Alumni and Friends of VMI:
Bunting investigation over / VMI superintendent is cleared of allegations related to books
Friday, December 17, 1999
BY CALVIN R. TRICE
Times-Dispatch Staff Writer
LEXINGTON -- VMI Superintendent Josiah S. Bunting III violated no state law by using school resources to write two books during his tenure at the college, the Rockbridge County prosecutor has decided.
Commonwealth's Attorney Gordon F. Saunders said in a statement released yesterday that Bunting was within Virginia Military Institute scholarship guidelines and within his employment agreement to use personnel and equipment for the writings.
Saunders' decision concludes months of investigations that have dogged the superintendent's office since a probe began last summer into Bunting's handling of a donor-financed spending account.
Bunting, speaking freely for the first time about the accusations, said the work that went into his books is normal for college instructors.
"I believe for a professor to do publication that's related to their field of intellectual endeavor is part of what we're supposed to do," he said in a phone interview yesterday.
Speaking from Chicago during a four-city fund-raising expedition, he said he's ready to get back to work for the institute.
"I really want to roll up my sleeves and concentrate on doing the best I can for VMI," he said.
Saunders did criticize VMI for what he considers are unclear rules for faculty who produce scholarly works at the school.
VMI leaders said they are pleased with the outcome of Saunders' investigation.
"This entire experience has been quite difficult for VMI," Bruce C. Gottwald, president of the school's board of visitors, said in a release. The board passed a resolution in support of Bunting in August.
"There are those who have attempted to mischaracterize Bunting's endeavors on behalf of VMI," Gottwald's statement continued. "Their attempts have been fruitless, detrimental to VMI, and have come at great cost to the commonwealth of Virginia and the institute in terms of time, effort and resources, to say nothing of the personal burden on Gen. Bunting and his family."
The investigation focused on Bunting's use of school employees and equipment to write "An Education for Our Time," which was published in 1998 by Regnery Publishing Inc. in Washington, and another book, "All Loves Excelling," which is not yet in bookstores.
Bunting used the equivalent of $8,000 to $10,000 worth of employee work hours for help in writing the book, Saunders' release said. The superintendent used state equipment and paid for expenses out of state funds.
He received a $50,000 advance for "An Education" and $5,000 for "All Loves Excelling," according to the release. Saunders questioned whether VMI should have shared in some of the proceeds.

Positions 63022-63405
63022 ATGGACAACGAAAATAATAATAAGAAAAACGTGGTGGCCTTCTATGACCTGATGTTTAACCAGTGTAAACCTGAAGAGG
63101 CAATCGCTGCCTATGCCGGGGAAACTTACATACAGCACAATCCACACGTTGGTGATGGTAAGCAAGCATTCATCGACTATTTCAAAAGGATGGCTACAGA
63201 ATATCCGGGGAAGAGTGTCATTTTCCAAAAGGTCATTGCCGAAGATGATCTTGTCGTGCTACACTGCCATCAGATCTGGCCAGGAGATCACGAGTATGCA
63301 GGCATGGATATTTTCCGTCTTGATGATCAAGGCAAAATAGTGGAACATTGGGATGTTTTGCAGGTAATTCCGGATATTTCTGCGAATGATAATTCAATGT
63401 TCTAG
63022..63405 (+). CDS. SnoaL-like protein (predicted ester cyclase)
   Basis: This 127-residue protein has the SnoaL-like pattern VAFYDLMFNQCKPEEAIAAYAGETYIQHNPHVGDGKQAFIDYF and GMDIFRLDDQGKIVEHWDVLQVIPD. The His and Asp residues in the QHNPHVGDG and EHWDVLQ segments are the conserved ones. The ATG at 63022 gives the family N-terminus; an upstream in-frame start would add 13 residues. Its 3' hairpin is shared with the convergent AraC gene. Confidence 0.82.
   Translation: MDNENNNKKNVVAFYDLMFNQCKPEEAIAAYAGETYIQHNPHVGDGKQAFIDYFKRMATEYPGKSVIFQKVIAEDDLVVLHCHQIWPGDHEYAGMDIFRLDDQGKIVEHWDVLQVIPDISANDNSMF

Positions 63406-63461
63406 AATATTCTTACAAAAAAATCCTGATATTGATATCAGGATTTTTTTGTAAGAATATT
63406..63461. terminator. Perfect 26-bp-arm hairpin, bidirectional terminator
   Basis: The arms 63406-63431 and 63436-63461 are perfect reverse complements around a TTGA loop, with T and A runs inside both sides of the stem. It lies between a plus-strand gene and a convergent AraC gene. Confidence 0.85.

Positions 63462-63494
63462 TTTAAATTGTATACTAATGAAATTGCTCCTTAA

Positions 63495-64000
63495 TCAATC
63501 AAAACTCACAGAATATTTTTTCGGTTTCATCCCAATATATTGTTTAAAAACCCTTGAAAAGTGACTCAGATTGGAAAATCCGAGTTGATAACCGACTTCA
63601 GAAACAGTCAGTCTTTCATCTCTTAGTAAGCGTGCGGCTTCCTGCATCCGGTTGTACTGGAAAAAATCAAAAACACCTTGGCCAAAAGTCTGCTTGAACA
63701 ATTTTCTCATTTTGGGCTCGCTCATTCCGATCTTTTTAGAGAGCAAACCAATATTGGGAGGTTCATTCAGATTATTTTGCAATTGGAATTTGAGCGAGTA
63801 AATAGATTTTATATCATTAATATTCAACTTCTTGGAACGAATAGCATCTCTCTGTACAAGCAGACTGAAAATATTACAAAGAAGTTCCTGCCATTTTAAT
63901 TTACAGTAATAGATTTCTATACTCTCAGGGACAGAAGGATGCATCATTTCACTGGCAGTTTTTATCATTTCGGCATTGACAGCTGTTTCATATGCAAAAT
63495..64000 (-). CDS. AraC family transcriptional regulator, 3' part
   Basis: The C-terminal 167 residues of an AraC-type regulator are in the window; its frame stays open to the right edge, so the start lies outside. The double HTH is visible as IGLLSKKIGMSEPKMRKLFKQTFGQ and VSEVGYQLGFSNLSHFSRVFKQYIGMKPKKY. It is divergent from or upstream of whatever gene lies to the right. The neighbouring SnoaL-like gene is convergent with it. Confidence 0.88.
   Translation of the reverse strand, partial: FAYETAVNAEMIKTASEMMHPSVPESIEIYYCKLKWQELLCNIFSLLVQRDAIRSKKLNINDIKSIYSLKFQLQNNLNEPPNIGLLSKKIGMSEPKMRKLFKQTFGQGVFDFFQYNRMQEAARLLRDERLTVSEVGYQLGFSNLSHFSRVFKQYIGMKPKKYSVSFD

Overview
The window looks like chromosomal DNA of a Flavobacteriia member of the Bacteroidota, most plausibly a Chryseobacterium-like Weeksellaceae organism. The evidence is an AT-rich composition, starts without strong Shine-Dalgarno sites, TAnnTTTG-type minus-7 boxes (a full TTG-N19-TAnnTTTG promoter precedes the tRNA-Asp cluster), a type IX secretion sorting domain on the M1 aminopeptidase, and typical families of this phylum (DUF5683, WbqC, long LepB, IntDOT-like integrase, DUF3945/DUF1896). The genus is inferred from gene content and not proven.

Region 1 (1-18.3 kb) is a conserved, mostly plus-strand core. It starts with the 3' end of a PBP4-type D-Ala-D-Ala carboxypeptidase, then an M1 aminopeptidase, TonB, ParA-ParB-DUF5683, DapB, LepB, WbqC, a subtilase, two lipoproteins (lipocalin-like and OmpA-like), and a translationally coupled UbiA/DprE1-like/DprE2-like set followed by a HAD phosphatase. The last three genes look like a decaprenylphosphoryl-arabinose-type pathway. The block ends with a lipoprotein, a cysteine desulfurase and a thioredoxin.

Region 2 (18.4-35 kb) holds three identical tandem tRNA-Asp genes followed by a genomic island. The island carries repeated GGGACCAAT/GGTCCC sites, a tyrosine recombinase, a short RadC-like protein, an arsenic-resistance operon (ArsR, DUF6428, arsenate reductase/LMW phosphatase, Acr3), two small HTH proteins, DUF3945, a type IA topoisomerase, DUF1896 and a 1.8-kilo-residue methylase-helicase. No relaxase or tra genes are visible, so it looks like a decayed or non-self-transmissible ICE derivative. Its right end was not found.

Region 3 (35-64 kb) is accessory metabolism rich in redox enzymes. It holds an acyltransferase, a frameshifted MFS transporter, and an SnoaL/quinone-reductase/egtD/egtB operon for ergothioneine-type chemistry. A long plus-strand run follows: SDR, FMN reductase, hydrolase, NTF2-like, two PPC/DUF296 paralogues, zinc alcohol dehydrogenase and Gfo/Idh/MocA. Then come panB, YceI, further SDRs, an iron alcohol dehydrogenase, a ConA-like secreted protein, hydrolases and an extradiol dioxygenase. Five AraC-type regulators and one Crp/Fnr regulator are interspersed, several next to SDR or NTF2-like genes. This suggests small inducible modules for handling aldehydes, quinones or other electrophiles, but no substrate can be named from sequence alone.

However, VMI's policy on faculty's published works contains no approval process for such endeavors nor guidelines about how professors can use school resources for them, Saunders said. Bunting's publications don't violate the terms of his employment, either, he added. Hence, no school rules were broken.
"After having reviewed the very thorough investigation by the Virginia State Police, I have determined that General Bunting did not violate any criminal law by writing these books and using state personnel, equipment, resources and facilities at VMI," Saunders said.
If VMI had guidelines for the use of school employees or material for writing books, school officials could better decide whether the institute should share in the money the works produced, the prosecutor said.
School officials defended VMI's copyright policy.
"Despite Mr. Saunders' implication to the contrary, we were aware of General Bunting's writings and wholeheartedly approved of these endeavors," Gottwald said. "Had Mr. Saunders sought the board's views prior to issuing his statement, we would have been pleased to provide him with this information."
Saunders' decision not to prosecute Bunting ends a series of probes that began in the spring. Questions raised about expenses charged to Bunting's $100,000 annual spending allowance led to a probe in June by the state auditor of public accounts and later by the state police.
The superintendent's allotment was overspent by about $120,000 during the previous four years that Bunting has been at VMI's helm and included charges for flowers, gifts, cards and alcoholic beverages.
In September, Saunders cleared Bunting of any wrongdoing concerning the allotment. The inquiry into book proceeds arose during the probe of the allotment fund.
Bunting said he never thought any of the spending charged to the allotment or the VMI resources that went into his academic work was improper, but he better appreciates, now, the importance of how things may seem.
"We will be very severe in looking at all expenditures made from the superintendent's allotment to assure that there is nothing that causes the appearance of impropriety," he said.